When the war went better than expected, Japan’s leaders, shocked by the 1942 Doolittle Raid on Tokyo, miscalculated: they extended their defensive perimeter to include Kiska, Midway, New Caledonia and all of New Guinea.

It was a rash decision that cost them many carriers and planes, leaving Japan vulnerable once the United States had fully mobilized.

War on three fronts

1943 Pacific War map
Map of the Pacific War by Robert M. Chapin Jr., from Time magazine (October 4, 1943)

By late 1943, the Allies had seized the initiative and Time magazine was speculating about where they would go on the offensive.

From India, it suggested, Lord Louis Mountbatten could direct a campaign against Burma. From Honolulu, Admiral Chester Nimitz could attack with carrier forces and amphibious troops across the Pacific. Between them, General Douglas MacArthur would advance along New Guinea to a position which could threaten the East Indies.

This more or less supplementary role was not MacArthur’s idea, Time knew. His ambition was to drive for the Philippines, where he had served as chief military advisor before the war, knocking out flanking Japanese island bases on the way.

Leapfrogging enemies

The liberation of the Philippines would have to wait. Allied victories at Midway and in Guadalcanal led to a leapfrogging, or island-hopping, strategy: heavily-fortified Japanese positions were sidestepped in favor of lightly-defended islands that could nevertheless support the advance on the Japanese home islands.

The Allies deliberately avoided a decisive naval battle, waging submarine warfare instead and depriving the Japanese of critical oil supplies.

A doomed 1944 invasion of India further weakened the empire, allowing Mountbatten to take back Burma.

1944 Pacific War map
Map of the military situation in the Pacific near the end of World War II, from Life magazine (June 11, 1945)

In the Pacific, the Americans seized Saipan in the Northern Marianas and Guam, putting their B-29 bombers within reach of the Japanese homeland. The Imperial Japanese Navy lost most of its remaining capital ships in the Battle of Leyte Gulf, which paved the way for MacArthur to return to the Philippines in October 1944.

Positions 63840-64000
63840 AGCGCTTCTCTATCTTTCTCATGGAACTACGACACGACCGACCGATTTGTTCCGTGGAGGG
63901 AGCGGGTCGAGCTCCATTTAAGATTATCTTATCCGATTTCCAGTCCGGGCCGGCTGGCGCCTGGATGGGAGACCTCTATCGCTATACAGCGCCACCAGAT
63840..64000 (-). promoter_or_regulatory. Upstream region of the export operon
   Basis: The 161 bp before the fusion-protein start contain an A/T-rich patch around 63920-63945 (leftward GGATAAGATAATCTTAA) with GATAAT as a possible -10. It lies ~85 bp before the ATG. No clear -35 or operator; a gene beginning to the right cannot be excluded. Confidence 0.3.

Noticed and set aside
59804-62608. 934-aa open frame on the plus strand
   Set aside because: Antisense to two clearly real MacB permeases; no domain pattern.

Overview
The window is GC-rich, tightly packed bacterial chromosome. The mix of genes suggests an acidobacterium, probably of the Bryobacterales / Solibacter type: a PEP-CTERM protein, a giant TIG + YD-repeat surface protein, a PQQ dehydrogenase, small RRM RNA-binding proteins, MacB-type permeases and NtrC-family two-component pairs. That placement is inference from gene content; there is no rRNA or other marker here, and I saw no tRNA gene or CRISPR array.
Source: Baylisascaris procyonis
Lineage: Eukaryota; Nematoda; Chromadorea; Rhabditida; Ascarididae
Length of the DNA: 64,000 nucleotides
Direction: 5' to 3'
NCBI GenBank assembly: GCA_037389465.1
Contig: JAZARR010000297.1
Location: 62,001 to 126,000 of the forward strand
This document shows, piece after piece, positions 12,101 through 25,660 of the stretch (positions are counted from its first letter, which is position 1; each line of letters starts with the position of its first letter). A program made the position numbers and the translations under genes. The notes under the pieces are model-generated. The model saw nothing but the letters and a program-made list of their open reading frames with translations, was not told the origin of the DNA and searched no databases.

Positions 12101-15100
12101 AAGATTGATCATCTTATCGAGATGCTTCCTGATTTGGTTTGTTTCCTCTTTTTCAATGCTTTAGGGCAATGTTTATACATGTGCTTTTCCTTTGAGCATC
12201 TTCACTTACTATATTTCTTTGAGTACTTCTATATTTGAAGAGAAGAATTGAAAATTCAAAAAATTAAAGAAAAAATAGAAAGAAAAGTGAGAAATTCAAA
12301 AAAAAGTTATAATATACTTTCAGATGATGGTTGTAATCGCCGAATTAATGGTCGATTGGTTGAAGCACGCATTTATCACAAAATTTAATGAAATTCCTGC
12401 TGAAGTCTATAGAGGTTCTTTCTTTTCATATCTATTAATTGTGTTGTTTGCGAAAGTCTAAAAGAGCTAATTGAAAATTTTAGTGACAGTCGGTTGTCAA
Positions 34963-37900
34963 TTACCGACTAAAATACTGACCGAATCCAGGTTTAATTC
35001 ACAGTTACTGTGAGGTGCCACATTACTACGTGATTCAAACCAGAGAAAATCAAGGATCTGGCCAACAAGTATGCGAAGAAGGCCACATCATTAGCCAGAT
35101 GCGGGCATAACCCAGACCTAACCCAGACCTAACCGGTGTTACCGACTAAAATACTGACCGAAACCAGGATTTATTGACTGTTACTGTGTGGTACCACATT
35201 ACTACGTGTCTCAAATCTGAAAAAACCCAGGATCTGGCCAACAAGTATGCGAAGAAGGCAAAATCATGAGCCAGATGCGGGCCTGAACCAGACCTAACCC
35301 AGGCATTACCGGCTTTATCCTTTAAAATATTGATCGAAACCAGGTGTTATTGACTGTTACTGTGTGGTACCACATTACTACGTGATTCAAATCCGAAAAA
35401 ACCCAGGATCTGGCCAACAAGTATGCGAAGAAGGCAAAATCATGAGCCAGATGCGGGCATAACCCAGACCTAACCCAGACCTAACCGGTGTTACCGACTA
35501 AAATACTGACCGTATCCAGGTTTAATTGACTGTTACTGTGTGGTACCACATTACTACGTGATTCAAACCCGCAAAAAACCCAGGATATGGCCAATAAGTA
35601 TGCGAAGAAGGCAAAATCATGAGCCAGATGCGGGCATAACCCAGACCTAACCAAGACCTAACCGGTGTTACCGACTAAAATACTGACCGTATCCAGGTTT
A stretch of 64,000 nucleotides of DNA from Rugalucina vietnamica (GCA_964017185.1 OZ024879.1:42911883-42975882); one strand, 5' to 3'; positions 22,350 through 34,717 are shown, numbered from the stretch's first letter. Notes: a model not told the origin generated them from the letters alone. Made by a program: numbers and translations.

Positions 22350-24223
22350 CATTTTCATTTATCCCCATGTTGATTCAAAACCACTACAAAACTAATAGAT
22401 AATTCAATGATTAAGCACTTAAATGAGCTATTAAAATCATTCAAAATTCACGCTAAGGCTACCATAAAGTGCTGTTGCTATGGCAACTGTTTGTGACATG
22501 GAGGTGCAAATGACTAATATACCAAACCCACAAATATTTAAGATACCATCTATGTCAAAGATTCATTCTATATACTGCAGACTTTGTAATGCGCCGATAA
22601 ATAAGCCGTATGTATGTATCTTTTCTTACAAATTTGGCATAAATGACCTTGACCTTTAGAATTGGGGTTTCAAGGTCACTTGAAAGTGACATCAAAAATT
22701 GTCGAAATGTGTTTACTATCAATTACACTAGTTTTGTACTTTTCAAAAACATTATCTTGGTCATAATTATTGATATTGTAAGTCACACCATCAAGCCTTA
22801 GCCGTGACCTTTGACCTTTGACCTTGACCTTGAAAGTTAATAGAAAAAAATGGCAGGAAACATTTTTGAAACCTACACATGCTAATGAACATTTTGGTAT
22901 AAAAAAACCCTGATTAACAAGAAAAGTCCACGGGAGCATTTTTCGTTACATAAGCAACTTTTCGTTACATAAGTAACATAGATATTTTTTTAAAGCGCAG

The last major engagements of the war were also some of the bloodiest: the battles for Iwo Jima and Okinawa and the Australian-led liberation of Borneo.

At Okinawa, 94 percent of the 117,000 Japanese troops defending the island fought to the death. Kamikaze attacks on Allied ships had become commonplace. Almost half of the built-up areas of Japan’s major cities were destroyed in B-29 firebombing raids. On March 9-10 alone, some 100,000 Japanese civilians were killed in the Bombing of Tokyo.

Atomic bombings

Hiroshima atomic bombing map
1946 map of the extend of the fire and limits of the blast damage caused by the atomic bombing of Hiroshima, Japan (Wikimedia Commons)

By the summer of 1945, Japan still controlled a vast empire in Asia, stretching from Manchuria in the north to Java in the south. Allied troops were within reach of the Japanese home islands, but it was estimated that an invasion — codenamed Operation Downfall — would cost hundreds of thousands, possibly millions, of lives and prolong the war by two years.

The atomic bombing of Hiroshima and Nagasaki, and the simultaneous invasion of Manchuria by more than one million Soviet troops, made an invasion unnecessary. Japan announced its surrender six days later.

Between 90,000 and 146,000 people were killed in the bombing of Hiroshima. Between 39,000 and 80,000 were killed in Nagasaki. Many more perished in the aftermath from burns, radiation poisoning and other illnesses.

1943 Pacific War map
Map of Allied war plans for the dismemberment of Japan’s empire in the Pacific, from Life magazine (December 13, 1943)

Plans for dismemberment

American president Franklin Roosevelt, British prime minister Winston Churchill and Chinese generalissimo Chiang Kai-shek had agreed in Cairo in 1943 that Japan would be forced to surrender all the territories it had gained during the war.

But that left same questions. What about the islands Japan had ruled as League of Nations mandates? What about Sakhalin and the South Kuril Islands, which Japan and Russia had contested for decades? And what about the former European colonies in Asia? The American preference was for independence, but Roosevelt had avoided broaching the topic for fear of alienating the British, Dutch and French.

Lasting consequences

Dismemberment of the Japanese Empire map
Map of a proposed dismemberment of the Japanese Empire, from Life magazine (April 16, 1945)

Most of the liberated territories were returned to the powers that had controlled them before the war: Manchuria and Taiwan to China, Indochina to France, the Dutch East Indies to the Netherlands, Burma, Malaya and Singapore to the United Kingdom and Guam and the Philippines to the United States.

The United States also took control of the Ryukyu Islands, including Okinawa, as well as the remaining islands of Micronesia until 1972 and 1986, respectively. The latter were organized into the Republic of the Marshall Islands, the Federated States of Micronesia, the Republic of Palau and the Commonwealth of the Northern Mariana Islands.

Two of the territorial decisions taken after World War II would have long-lasting consequences:

  1. It emerged that, at Yalta, Roosevelt had secretly traded Sakhalin and the Kuril Islands to the Soviets in return for their entry in the Pacific War. Japan still refuses to recognize Russia’s claims.
  2. Korea was divided into American and Soviet zones of occupation. When the North attempted to reunify the peninsula on its terms, the United States and twenty other nations came to the South’s support in 1950. Neither side prevailed in the Korean War. The peninsula remains divided to this day.